[rspec-users] Four Question From an RSpec Baby - Give me something to chew

Mark Wilden mark at mwilden.com
Thu Sep 4 20:50:04 EDT 2008

On Thu, Sep 4, 2008 at 4:14 PM, Nick Hoffman <nick at deadorange.com> wrote:

> However, I'm not a fan of mocking and stubbing, primarily for two reasons:
> 1) I believe that specs should test behaviour, rather than a behaviour's
> implementation.

"Behavior" (to me) means "what it does." "What it does" means how it
interacts with other objects. If you make sure it interacts with other
objects properly (and you make sure those other objects also behave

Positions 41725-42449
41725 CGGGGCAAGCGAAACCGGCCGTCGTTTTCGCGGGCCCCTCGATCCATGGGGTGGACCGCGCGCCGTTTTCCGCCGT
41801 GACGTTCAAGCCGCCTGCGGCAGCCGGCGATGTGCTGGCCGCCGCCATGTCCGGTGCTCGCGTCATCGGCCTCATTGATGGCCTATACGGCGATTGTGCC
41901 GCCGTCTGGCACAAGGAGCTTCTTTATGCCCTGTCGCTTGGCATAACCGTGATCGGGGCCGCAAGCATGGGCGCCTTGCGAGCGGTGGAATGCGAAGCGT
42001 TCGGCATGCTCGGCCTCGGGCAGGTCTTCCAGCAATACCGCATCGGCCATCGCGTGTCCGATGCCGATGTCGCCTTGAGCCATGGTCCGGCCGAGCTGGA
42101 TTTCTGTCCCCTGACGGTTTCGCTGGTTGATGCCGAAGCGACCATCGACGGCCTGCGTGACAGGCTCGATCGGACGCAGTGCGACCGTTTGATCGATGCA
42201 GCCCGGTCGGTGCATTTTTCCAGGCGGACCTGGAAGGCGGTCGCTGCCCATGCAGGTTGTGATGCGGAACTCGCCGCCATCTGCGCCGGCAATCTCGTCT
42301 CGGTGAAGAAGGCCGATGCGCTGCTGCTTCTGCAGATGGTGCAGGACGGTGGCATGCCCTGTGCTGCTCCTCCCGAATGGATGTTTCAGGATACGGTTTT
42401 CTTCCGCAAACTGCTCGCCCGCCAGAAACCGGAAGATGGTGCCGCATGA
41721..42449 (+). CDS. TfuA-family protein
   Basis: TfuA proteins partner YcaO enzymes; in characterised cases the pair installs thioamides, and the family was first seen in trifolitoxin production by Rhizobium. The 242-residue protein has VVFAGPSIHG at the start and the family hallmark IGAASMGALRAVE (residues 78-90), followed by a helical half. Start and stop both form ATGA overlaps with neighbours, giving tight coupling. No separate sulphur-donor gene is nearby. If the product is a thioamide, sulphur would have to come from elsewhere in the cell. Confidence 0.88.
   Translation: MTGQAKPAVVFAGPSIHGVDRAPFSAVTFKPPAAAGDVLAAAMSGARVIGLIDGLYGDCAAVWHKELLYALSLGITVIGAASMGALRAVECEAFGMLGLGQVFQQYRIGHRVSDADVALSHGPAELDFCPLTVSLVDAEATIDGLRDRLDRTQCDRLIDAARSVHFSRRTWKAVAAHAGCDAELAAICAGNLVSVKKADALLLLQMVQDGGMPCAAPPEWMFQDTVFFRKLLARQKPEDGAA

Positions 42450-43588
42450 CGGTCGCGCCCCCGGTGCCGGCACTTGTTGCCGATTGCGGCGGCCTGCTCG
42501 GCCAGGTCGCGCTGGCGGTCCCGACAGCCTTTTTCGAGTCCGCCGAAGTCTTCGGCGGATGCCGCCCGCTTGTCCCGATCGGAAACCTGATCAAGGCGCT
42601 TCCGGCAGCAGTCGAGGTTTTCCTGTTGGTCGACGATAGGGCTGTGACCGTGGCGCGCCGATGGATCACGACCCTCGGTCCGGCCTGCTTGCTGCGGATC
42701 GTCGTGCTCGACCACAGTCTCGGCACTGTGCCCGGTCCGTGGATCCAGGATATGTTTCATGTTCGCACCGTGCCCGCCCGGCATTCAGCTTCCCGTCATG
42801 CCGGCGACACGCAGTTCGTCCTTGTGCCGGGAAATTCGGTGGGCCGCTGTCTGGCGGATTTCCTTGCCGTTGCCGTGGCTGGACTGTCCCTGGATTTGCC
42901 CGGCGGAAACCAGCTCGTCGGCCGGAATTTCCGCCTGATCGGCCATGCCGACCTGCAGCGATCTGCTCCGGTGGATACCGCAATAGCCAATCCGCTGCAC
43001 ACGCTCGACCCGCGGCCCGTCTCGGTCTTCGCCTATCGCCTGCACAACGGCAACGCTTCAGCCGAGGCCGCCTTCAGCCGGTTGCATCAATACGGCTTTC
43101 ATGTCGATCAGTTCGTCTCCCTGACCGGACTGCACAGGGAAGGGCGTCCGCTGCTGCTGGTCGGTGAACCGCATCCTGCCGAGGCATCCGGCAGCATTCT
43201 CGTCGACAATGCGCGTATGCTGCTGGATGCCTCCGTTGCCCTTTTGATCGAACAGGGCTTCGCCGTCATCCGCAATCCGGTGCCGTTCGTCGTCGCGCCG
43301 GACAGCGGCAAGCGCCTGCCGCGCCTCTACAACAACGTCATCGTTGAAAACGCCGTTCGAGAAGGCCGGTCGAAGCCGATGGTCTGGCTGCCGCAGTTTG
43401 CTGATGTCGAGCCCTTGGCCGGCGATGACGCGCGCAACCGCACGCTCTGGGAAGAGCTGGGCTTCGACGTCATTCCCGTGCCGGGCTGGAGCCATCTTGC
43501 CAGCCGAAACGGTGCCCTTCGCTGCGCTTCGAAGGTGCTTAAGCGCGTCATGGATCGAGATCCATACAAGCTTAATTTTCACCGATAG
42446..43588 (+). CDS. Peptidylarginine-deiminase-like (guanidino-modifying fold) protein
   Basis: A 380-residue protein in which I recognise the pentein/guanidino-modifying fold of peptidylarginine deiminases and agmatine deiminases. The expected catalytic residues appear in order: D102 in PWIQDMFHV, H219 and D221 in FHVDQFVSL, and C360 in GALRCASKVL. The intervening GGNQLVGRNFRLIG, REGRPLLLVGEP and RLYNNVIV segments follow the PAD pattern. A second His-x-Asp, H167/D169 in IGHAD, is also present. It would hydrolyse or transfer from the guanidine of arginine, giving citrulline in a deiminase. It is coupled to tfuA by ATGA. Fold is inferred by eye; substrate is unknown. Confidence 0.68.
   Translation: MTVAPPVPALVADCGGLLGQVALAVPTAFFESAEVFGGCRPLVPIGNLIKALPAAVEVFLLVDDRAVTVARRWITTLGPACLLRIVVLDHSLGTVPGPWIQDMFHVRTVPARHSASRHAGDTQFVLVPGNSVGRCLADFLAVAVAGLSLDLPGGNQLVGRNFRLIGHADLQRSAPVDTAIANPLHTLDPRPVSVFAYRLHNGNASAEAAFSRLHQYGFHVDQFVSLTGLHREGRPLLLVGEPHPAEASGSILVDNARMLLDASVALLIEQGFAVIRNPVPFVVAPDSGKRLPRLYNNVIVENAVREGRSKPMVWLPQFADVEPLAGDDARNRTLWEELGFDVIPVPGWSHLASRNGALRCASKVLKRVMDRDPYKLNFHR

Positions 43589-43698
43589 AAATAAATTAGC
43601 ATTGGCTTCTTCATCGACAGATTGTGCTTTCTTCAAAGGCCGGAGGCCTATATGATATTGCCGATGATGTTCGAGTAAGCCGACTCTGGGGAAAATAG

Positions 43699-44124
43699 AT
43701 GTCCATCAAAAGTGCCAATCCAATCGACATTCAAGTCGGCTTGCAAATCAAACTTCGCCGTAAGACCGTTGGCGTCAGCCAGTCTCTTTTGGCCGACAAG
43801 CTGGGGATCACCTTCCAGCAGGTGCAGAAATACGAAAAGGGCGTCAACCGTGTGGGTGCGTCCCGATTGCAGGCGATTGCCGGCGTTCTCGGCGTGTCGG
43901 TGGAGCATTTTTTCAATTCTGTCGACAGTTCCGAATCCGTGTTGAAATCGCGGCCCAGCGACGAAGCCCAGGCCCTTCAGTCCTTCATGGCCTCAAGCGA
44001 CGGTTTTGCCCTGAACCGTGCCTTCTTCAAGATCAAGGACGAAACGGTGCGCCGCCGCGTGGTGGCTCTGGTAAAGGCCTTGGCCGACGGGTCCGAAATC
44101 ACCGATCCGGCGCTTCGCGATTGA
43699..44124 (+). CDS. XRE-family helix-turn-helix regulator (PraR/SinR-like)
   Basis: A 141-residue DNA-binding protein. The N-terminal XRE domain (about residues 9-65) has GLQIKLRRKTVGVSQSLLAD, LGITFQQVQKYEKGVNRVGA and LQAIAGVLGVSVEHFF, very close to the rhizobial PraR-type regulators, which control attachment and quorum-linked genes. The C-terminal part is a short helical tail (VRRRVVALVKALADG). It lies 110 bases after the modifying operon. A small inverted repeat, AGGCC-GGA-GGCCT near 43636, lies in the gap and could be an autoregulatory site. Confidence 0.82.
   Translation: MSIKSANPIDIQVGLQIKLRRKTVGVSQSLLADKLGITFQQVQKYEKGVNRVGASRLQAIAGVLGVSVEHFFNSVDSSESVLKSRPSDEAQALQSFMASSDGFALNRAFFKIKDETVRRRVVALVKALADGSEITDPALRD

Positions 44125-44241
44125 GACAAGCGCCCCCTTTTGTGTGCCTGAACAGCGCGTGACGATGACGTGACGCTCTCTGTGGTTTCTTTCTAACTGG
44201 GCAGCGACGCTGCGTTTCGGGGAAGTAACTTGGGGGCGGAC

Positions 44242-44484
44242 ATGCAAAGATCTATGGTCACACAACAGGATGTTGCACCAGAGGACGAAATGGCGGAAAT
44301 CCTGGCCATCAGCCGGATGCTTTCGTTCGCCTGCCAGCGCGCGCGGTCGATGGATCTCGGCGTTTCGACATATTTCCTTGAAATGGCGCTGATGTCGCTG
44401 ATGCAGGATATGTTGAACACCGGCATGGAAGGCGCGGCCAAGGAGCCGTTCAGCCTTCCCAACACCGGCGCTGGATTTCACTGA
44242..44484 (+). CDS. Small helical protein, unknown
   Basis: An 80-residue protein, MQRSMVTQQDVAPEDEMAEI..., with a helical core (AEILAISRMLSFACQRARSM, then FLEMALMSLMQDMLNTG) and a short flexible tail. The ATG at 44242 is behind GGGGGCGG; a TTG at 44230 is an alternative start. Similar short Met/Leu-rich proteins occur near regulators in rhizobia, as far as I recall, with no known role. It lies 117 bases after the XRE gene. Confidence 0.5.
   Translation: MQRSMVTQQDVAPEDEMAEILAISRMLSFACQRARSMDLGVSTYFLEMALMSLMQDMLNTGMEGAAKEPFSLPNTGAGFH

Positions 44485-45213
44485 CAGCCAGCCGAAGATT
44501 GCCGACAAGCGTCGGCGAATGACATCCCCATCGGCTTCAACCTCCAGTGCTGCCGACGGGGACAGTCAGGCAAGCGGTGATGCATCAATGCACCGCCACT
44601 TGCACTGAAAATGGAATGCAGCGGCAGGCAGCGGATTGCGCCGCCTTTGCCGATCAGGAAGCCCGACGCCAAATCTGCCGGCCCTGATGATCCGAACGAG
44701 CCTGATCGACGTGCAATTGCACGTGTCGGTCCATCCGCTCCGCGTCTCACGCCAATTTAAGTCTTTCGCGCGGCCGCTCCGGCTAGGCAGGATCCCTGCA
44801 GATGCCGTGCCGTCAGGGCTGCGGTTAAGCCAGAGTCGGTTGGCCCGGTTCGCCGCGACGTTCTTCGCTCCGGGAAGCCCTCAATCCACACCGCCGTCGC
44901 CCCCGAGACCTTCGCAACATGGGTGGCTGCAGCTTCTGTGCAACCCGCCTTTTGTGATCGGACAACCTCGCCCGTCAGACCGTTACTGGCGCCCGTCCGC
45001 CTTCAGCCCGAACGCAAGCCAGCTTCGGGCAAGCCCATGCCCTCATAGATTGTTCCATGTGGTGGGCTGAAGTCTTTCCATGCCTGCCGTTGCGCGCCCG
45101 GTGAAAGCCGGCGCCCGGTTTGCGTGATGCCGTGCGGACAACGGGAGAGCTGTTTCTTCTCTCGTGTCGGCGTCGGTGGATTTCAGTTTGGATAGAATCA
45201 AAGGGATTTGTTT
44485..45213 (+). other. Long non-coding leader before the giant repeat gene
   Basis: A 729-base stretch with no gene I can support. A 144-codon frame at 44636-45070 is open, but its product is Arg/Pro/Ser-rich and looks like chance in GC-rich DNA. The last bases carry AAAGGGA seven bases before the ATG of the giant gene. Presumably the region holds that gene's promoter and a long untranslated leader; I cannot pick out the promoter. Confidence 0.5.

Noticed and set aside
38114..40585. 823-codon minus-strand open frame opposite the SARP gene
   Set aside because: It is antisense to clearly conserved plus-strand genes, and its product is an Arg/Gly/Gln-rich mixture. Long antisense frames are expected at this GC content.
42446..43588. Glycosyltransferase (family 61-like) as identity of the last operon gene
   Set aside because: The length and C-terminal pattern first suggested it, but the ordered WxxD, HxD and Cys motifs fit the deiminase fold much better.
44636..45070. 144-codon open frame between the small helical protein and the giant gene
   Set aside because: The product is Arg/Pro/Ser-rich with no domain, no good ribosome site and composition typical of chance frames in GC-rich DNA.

correctly) you have a confidence-inspiring  spec.

The alternative is to test state, which could be termed "what it is." I
think you may be saying you prefer that approach, which is completely valid.
Martin Fowler wrote the canonical article on the difference between these
two approaches.

2) Using mocks and stubs causes your specs and implementation to be tightly
> coupled, which often forces you to modify your specs if changes occur in the
> implementation.

That's completely true. However, you are shielded from -other- classes'
implementation. With state-based testing, everything has to be correct all
the way down. With behavior-based testing, you're only testing one thing at
a time.

I haven't been working with mock objects all that long myself, so anything
I've said here is subject to contradiction by someone who really knows what
they're talking about. :)

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